The Growing Pains – and Winners – of Cloud Gaming

The UK Competition and Markets Authority’s (CMA) recent report on the Microsoft's pending acquisition of Activision Blizzard didn't just contain the blockbuster suggestion that Microsoft break up the latter. Reading between the lines and redactions, the CMA report offers considerable insights into some of cloud gaming's challenges, as well as the best positioned competitors.

Growing Pains
The report includes several interesting revelations from cloud gaming providers. The most eye-catching figure is that xCloud’s share of monthly active users at least doubled from 20%-30% in 2021 to 60%-70% in 2022. Looking ahead, the report confirms that at least one major company is considering an expansion into cloud gaming.

The CMA also provided additional information from current cloud gaming competitors, albeit with redacted identities. We can, however, make educated guesses on which companies admitted what.

  • Shooters Are Selling: Multiplayer and “fast-twitch games” are among the most popular games for one service. (Page 185)
    • This unnamed service, which upgraded its GPUs and highlighted better-than-console latency, sounds like Nvidia's GeForce Now. The company has often talked up GFN's latency and upgraded its servers in 2021 and 2023 to RTX 3080 and RTX 4080 equivalent GPUs.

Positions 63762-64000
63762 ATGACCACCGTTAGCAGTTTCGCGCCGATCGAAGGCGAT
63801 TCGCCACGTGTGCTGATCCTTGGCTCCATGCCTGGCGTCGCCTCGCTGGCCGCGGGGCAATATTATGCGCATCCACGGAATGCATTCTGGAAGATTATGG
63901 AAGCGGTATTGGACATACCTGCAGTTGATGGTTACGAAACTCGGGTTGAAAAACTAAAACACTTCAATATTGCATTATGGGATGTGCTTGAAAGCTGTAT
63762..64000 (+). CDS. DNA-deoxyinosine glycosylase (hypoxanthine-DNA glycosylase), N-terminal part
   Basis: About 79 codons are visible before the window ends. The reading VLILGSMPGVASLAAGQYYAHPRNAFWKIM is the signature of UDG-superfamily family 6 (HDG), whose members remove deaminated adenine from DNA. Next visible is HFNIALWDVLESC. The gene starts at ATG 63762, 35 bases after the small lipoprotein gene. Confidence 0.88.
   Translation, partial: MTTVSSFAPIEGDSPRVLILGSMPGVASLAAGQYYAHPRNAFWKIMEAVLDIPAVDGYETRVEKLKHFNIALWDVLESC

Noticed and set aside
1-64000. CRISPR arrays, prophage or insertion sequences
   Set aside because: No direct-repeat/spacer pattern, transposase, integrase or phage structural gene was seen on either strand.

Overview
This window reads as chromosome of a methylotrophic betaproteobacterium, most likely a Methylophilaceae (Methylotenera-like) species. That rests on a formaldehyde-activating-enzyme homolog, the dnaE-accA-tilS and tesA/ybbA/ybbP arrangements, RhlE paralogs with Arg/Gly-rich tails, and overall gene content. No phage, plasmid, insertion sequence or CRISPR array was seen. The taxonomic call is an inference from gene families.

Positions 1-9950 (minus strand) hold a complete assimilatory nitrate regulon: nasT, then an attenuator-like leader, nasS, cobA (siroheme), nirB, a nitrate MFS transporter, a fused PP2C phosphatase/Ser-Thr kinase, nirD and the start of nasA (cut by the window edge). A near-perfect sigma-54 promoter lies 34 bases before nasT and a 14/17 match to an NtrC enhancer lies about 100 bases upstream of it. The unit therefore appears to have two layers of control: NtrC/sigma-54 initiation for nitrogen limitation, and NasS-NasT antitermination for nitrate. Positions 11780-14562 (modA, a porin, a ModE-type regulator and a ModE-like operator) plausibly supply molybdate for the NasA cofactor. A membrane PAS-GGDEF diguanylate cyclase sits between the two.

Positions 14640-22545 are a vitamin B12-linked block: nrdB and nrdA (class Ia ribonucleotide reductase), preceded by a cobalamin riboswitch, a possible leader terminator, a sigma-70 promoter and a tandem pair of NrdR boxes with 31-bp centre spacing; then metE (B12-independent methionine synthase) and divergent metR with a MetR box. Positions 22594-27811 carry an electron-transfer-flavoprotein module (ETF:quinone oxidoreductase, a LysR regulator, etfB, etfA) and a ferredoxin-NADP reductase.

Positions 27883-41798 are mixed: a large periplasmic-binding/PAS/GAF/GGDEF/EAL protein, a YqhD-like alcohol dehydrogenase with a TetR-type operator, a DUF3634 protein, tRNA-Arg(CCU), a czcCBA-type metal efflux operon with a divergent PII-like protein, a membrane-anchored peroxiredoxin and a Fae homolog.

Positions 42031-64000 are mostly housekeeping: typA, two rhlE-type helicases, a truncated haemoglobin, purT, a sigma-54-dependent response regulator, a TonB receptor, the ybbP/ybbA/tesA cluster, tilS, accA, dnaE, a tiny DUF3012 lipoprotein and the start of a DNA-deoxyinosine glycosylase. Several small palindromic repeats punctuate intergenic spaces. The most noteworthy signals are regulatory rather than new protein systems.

• xCloud Revenue: A March 2022 third party report estimated xCloud’s 2021 revenue at under $50 million. (Page 197)
    • If accurate, xCloud was less than 4% of Xbox’s Content and Services revenue in 2021.
  • License Fees: One cloud gaming service is paying $10 million per licensed AAA game. (Page 251)
    • The surrounding context suggests this competitor is Amazon Luna.
If there’s a major gripe when it comes to cloud gaming, it's dealing with startup costs like Microsoft Windows fees or cloud infrastructure.
  • Best in Class: The report suggests that Nvidia has the lowest server operating costs due to its use of its own GPUs. (Page 212 & 222)
  • Windows Isn't Cheap: One competitor saw its streaming costs per hour double when it prototyped its service with Windows. (Page 201)
Game Subscriptions Reduce Game Purchases
Microsoft also surprisingly admits that Game Pass cannibalizes traditional game sales, suggesting that gamers are increasingly gravitating toward the subscription model. For early adopters of cloud gaming– like manufacturers who bundled game subscriptions with their desktops and laptops – this is a sign that their bets may be paying off
  • This also seems to directly contradict Xbox head Phil Spencer’s prior claims that Game Pass boosts overall game sales.
Crossplay Doesn’t Boost Matchmaking Speed
One of the most universally popular gaming innovations in recent years has been crossplay between different platforms. For example, PC players on Call of Duty are no longer isolated from the majority of COD’s player base on console. While the CMA’s report confirms crossplay is becoming more popular on Xbox, it concludes that crossplay does not significantly improve matchmaking times. 
Featured image courtesy of Microsoft